MICHALS was among the first artists in the early 1980s commissioned
to create photographic work dealing with the AIDS crisis (for ARTFORUM):
I cant help but think that unless youre the most frivolous
of contemporary artists you wouldnt have addressed AIDS in some
way over the last 20 years. Unless youre so oblivious to others
lives, self-indulgent, dedicated only to your career and isolated in
your egomania to become famous, you wouldve had to address the
issue. Anybody with feeling in the art world has contributed in terms
of auctions, in terms of doing work that touches upon the subject.
yet very few photographers or artists working with photographs, especially
big-name people, are doing anything visible or public about it. The
people getting $250,000 for a photograph, I dont see them doing
anything. Im being critical here. The whole world has a responsibility
to respond to it and help raise consciousness about it. Youve
got to be heartless not to, in the heart of a plague.
As a gay person myself, Im somewhat of an anomaly in the sense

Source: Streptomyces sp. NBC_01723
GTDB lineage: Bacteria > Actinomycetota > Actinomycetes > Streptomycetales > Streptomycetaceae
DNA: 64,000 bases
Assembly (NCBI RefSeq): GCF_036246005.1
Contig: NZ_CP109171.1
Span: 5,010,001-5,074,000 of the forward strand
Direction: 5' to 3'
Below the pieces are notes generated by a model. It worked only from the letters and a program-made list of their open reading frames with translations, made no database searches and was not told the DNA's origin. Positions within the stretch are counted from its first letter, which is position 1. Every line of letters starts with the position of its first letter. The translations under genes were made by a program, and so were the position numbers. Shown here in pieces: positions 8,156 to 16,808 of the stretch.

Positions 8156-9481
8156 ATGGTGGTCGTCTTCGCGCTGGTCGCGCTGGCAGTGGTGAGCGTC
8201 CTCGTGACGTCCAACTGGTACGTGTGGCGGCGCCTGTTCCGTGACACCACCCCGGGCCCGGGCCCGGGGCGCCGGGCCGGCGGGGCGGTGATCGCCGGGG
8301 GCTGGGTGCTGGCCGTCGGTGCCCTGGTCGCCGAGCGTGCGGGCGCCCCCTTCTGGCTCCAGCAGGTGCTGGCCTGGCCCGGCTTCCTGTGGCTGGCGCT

that I havent known 60 people whove died. But I did address
the issue on a couple of occasions, not so much in showing the ravages
of AIDS but in trying to deal with the tragic nature of it and how it
affects people. Doing the work is important. But as to its impact, Im
not sure that it alters government spending or that it holds any political
weight with those people who make the decisions about AIDS.
What photography about AIDS has done is to make people who are alone
realize that there are supportive people out there. It reinforces the
network. It gives consolation and support to people in need.
the Friends in Deed website: